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Populists campaign in Sicily after forming new Italian government

There are doubts if the new government will last a full five-year term.

The two pillars of Italy’s first populist government have been campaigning in Sicily, days after taking office.

Matteo Salvini and Luigi Di Maio, the leaders of the right-wing League and Eurosceptic 5-Star Movement, respectively, were in Sicily on Sunday, a week before council elections on the island region.

They want to capitalise on the momentum of their coalition taking national office on Friday.

Demonstrators protested against Matteo Salvini during his visit to Sicily (Andrea Scarfo/ANSA via AP)

However, with each man emphasising different priorities, there are doubts if the new government will last a full five-year term.

The 5-Star Movement is parliament’s largest party thanks to support from southern Italy, where voters in the March election liked Di Maio’s promise of a minimum income for the unemployed.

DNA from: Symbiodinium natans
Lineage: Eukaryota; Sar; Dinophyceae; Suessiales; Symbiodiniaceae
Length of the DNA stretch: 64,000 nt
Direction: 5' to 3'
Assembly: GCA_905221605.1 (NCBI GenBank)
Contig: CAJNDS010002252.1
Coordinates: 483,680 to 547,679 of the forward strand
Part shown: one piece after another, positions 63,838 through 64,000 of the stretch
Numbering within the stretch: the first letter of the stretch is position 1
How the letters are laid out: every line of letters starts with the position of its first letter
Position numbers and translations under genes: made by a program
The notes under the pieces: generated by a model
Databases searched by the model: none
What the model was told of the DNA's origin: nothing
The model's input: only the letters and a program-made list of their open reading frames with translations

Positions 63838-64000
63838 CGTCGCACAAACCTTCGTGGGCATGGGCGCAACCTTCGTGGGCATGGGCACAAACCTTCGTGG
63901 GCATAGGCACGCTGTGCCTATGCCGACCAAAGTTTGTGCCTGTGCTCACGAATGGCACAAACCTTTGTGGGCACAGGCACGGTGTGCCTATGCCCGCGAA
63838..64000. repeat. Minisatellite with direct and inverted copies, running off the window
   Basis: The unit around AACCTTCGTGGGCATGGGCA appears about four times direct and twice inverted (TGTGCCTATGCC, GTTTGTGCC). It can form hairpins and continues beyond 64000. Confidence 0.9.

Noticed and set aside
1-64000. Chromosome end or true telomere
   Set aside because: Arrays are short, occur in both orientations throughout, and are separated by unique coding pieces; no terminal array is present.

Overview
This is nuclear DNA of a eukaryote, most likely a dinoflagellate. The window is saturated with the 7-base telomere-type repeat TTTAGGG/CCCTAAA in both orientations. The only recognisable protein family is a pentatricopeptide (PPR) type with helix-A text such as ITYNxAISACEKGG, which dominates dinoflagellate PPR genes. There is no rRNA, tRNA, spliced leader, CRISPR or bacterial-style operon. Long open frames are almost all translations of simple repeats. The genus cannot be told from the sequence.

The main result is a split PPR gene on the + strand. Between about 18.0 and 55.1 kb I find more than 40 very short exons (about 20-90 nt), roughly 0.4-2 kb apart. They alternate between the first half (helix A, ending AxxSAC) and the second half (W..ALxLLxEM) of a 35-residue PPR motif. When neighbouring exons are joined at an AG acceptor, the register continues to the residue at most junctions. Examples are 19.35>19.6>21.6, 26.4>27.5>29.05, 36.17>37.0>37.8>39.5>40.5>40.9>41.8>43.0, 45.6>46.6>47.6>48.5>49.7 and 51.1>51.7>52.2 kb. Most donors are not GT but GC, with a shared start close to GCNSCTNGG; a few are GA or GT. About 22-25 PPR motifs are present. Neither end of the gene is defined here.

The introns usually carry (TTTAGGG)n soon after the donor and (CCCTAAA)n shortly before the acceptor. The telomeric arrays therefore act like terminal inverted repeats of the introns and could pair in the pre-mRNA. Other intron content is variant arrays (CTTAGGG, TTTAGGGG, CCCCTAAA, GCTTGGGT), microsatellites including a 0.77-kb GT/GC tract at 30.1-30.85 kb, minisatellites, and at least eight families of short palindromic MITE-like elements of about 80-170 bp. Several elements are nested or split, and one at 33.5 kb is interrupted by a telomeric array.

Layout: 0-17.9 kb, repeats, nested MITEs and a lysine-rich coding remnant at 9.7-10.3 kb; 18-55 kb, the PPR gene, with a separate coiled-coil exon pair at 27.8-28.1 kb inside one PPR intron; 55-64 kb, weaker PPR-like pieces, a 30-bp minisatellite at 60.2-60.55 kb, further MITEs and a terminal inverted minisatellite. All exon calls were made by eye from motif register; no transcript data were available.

The north-based League stokes fears about migrants, who have arrived in huge numbers in Sicily. Salvini vows to expel them.

He dismissed logistical challenges and costs.

“It’s too costly to keep them in Italy, in hotels,” Salvini said. The money would be better spent “building a future for them” in their home countries.

Many of the League’s voters associate migrants with crime. Salvini said holding centres for those awaiting deportation would be built so “they won’t leave from morning till night”.

Sicilians in general have shown patience in dealing with the arrival of hundreds of thousands of newcomers. Some islanders angrily rejected the anti-migrant rhetoric.

They protested during Salvini’s visit to a so-called “hot spot” in the Sicilian port of Pozzallo, where many of the ships that rescue migrants crossing the Mediterranean Sea in smugglers’ boats dock.

Holding a banner reading “Refugees welcome,” the protesters shouted “Salvini, go home!” and “Salvini, shame on you.”

Pozzallo mayor Roberto Ammatuna disputed Salvini’s claim that the island had become “a refugee camp of Europe”.

The mayor retorted: “Here there are beaches full, and tourists.”

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